zan

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See also: zān, zán, zǎn, and zàn

Classical Nahuatl[edit]

Alternative forms[edit]

Pronunciation[edit]

Particle[edit]

zan

  1. Only; merely; just; but.
    • 1565: Alonso de Molina, Confessionario breue, en lengua Mexicana y Castellana
      Nicã ompeua yn neyolmelaualoni, yn amo veyca yn çã tepiton, ...
    • 1645: Horacio Carochi, Arte de la lengua mexicana con la declaracion de los adverbios della
      Ca àmo ōnicàhuac, ca çan ihuiān ōnicnōnōtz, no le reñi, sino que le auisè mansamente.
    • Late 17C: annals of Puebla
      niman ticalaque metztli de septiembre auh niman oncan omononotzque onpualli ommatlactli caxtilteca yni san yehuantin quichihuasq̄ yn pantzin

Synonyms[edit]

References[edit]

  • Andrews, J. Richard. (2003) Introduction to Classical Nahuatl, Revised Edition, University of Oklahoma Press, pp. 41, 43, 535–536.
  • Carochi, Horacio. (1645) Arte de la lengua mexicana con la declaracion de los adverbios della, Juan Ruyz, ff. 109v–110r.
  • Karttunen, Frances. (1983) An Analytical Dictionary of Nahuatl, University of Texas Press, pp. 345–346.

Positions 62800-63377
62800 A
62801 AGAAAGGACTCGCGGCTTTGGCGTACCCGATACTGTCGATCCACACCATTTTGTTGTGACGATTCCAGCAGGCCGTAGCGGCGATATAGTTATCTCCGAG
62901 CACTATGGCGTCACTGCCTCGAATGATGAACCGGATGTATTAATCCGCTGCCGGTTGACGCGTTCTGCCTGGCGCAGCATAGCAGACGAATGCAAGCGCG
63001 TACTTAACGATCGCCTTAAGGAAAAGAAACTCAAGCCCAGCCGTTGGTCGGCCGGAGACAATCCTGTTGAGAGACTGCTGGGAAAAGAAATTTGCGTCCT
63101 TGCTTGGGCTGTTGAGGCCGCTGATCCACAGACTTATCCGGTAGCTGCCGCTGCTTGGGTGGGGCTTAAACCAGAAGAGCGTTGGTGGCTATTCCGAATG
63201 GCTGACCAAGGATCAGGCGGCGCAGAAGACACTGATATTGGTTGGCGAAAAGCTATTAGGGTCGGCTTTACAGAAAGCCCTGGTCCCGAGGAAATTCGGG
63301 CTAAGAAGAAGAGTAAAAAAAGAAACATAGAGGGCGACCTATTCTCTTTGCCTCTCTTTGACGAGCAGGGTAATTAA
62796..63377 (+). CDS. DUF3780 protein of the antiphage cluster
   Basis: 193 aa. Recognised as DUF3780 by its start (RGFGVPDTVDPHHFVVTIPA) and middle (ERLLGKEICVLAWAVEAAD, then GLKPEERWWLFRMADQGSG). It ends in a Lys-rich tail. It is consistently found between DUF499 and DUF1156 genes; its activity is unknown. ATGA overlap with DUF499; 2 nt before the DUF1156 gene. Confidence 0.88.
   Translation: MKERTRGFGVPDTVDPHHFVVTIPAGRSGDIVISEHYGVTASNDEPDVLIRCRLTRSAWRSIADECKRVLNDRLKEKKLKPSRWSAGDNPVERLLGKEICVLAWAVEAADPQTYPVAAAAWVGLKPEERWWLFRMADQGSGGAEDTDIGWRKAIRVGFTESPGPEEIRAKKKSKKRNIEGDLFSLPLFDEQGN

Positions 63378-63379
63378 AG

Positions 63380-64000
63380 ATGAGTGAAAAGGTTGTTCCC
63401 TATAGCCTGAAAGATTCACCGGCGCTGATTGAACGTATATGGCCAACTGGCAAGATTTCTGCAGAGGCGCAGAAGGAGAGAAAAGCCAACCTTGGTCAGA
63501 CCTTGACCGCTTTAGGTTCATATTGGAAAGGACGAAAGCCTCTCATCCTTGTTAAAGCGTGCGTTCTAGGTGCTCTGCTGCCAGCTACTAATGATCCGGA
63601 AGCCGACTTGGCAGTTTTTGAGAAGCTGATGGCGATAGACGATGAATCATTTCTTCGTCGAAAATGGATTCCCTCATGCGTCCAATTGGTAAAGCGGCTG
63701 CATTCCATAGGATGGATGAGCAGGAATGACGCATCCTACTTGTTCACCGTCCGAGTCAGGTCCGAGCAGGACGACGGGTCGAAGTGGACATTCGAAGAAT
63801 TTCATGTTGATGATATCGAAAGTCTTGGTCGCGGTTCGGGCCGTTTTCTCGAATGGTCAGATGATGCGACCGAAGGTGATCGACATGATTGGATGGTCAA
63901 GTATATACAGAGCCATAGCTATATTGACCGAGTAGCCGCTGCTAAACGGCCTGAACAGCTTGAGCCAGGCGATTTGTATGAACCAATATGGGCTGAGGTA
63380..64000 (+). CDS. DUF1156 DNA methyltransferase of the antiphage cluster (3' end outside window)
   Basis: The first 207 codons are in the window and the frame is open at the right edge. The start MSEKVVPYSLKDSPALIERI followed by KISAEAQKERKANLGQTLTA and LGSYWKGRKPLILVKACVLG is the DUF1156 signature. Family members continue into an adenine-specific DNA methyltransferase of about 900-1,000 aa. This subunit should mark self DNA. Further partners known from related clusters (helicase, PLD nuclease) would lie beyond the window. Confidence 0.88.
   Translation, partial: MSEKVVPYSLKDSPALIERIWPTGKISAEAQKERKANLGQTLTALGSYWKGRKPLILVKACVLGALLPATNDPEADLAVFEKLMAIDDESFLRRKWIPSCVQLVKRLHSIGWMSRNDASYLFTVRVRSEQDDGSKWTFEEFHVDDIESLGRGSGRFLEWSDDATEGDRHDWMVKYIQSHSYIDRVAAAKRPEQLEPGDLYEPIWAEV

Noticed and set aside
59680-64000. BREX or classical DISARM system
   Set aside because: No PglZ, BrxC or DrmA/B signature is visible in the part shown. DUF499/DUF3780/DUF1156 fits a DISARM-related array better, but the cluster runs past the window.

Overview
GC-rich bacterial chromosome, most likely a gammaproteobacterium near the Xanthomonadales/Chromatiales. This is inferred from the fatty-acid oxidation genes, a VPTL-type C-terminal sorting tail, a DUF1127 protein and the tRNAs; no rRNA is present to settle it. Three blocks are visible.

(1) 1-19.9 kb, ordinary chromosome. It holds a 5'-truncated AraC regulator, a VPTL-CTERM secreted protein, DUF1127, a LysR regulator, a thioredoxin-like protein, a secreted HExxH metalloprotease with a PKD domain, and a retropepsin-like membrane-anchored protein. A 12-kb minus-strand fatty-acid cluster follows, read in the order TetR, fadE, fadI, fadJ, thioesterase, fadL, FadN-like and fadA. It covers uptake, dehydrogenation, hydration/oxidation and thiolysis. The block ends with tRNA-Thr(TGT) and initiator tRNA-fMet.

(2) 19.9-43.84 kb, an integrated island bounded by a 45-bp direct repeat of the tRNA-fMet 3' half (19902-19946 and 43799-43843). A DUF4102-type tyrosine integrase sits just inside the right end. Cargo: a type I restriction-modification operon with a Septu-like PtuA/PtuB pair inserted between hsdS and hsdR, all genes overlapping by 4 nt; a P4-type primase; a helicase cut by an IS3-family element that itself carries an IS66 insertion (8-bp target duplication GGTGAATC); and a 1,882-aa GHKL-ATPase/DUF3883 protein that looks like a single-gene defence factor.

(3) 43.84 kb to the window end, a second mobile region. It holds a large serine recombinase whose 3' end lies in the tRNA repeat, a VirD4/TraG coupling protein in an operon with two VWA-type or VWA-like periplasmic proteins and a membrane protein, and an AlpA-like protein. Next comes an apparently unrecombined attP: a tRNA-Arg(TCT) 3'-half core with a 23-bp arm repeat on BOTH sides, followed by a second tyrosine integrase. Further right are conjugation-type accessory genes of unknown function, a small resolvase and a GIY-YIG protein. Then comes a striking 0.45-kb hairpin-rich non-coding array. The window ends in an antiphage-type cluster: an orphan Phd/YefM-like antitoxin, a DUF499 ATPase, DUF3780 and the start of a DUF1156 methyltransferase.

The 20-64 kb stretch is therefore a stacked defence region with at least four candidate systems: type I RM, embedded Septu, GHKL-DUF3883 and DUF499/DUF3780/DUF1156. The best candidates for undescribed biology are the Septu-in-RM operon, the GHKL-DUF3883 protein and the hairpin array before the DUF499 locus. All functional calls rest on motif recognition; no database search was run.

• Lockhart, James. (2001) Nahuatl as Written, Stanford University Press, pp. 30, 100–102, 217.

Japanese[edit]

Romanization[edit]

zan

  1. rōmaji reading of ざん

Lojban[edit]

Rafsi[edit]

zan

  1. rafsi of zabna.

Mandarin[edit]

Romanization[edit]

zan

  1. Nonstandard spelling of zān.
  2. Nonstandard spelling of zán.
  3. Nonstandard spelling of zǎn.
  4. Nonstandard spelling of zàn.

Usage notes[edit]

  • English transcriptions of Mandarin speech often fail to distinguish between the critical tonal differences employed in the Mandarin language, using words such as this one without the appropriate indication of tone.

Middle High German[edit]

Alternative forms[edit]

Etymology[edit]

From Old High German zan, from Proto-Germanic *tanþs, from Proto-Indo-European *h₃dónts.

Noun[edit]

zan ?

  1. tooth

Old High German[edit]

Noun[edit]

zan m

  1. Alternative form of zand.